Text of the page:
When I first pulled the frame out of the box I was shocked at how light it actually was. It weighted in at 1390g for an XL frame including the rear thru axle. I was also pleasantly surprised to find that the frame came with an FSA Headset and Seat Color. If you’re into understated graphics this frame is beautiful. Where the graphics aren’t applied it appears it’s just raw carbon with a clearcoat over it. The build went together without issue, a little fiddling with the internal cable routing but actually a lot easier than I anticipated. I am in no way an expert on carbon fiber or frame building but I have handled a lot of bikes and as far as quality goes this one can hold it’s own against anyone. All the joints are perfectly smooth, the headtube and BB shell were free of any hangers or sharp edges.


First Ride:

I took my newly built bike down to my local trail which is a short 1 mile loop with twisty and bumpy singletrack. The Broadaxe handles like it’s on rails as the steep angles respond quickly to any steering input. One thing that was noticed instantly, this is a very stiff frame. The rear end doesn’t soak up any bumps, the BB shell stays put when hammering and both ends respond to all rider input and let you feel exactly what you’re riding on. Despite what Foundry says this is a thoroughbred for XC racing.

Second Ride:

I wasted no time putting the Broadaxe into action. It’s second ride was Chequamegon S&F race (I didn’t get drawn for the 40). The race consisted of 15 miles of rolling fire roads and XC ski trails and about 1 mile of fast single track. This was the ride that sealed the deal for me, the Broadaxe was just a rocket on the high speed track. I was able to hammer out of saddle up every climb and on the descents the bike just tracked wherever I wanted it to go. Again,   the frame is incredibly stiff and lets you know exactly what you are riding on.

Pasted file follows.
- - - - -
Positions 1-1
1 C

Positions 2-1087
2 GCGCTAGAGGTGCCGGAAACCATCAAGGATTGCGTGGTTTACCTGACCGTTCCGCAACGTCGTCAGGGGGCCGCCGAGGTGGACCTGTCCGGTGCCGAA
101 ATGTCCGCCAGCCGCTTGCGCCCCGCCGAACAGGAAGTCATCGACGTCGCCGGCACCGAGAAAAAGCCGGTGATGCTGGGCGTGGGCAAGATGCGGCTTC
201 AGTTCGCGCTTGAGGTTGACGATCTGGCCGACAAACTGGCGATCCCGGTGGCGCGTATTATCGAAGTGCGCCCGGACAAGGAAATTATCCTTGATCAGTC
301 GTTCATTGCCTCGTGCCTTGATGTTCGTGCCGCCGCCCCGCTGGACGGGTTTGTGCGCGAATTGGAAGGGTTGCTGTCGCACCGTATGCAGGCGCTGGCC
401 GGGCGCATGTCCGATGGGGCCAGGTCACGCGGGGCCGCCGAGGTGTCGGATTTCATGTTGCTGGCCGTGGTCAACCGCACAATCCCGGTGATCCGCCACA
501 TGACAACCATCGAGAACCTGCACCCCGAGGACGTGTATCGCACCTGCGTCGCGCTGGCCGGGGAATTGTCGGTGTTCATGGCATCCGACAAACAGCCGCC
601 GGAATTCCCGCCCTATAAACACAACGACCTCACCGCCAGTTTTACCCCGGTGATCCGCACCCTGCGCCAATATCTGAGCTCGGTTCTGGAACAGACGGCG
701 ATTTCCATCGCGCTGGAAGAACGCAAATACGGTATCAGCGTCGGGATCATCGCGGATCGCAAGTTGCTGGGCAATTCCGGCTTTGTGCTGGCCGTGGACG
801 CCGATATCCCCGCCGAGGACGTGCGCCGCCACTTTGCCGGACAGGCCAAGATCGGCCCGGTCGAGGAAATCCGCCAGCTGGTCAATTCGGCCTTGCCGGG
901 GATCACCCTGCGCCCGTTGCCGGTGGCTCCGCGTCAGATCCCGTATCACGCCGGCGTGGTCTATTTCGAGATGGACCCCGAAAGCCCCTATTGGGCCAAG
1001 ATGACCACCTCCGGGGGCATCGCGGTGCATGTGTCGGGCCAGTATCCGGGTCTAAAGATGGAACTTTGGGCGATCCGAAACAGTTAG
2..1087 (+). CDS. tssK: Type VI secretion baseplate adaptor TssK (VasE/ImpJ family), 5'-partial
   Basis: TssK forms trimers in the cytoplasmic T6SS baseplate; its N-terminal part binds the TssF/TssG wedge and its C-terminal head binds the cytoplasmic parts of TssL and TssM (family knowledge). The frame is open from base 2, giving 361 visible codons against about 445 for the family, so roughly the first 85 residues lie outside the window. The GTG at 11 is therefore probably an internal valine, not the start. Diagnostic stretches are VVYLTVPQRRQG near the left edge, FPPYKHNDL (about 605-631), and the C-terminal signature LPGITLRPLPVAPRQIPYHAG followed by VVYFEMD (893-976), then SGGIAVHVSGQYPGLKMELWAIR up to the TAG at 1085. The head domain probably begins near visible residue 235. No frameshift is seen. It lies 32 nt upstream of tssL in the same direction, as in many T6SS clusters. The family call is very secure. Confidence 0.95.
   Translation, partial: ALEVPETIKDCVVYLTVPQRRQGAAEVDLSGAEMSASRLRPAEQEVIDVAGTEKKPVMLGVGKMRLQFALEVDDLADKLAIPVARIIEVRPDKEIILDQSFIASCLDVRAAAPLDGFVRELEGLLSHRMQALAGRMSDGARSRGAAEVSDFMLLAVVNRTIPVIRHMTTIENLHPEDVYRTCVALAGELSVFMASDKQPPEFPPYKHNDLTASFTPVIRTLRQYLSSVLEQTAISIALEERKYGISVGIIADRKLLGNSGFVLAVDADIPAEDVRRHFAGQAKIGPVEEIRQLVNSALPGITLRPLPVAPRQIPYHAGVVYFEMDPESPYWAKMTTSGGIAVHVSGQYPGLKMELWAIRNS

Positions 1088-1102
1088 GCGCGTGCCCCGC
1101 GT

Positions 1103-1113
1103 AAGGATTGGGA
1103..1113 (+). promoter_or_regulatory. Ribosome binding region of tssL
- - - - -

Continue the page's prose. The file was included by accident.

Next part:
Since the Chequamegon I’ve put on a few hundred miles of varied XC trails. The best way to describe this bike is that there are zero surprises. It will handle anything you throw at it, the only limitation I’ve found is my own ability. For an XL/29er this is a big bike but because of the bike geometry and light weight it handles incredibly and is surprisingly nimble in the tightest of singletrack. I haven’t ridden any big drops or any gnar so I can’t give a true “what can it handle” test but I feel like the Foundry Broadaxe can hold it’s own against any other carbon hardtail out there. I’ll also add that if you’re into the weight weenie game, this thing will go light! A nice set of race wheels, some Thunder Burt tires and a couple of switcheroos and I could be at or a hair under 19lbs. Throw on a rigid carbon fork and we’re talking 17lbs for an XL 29er!


1 month conclusion: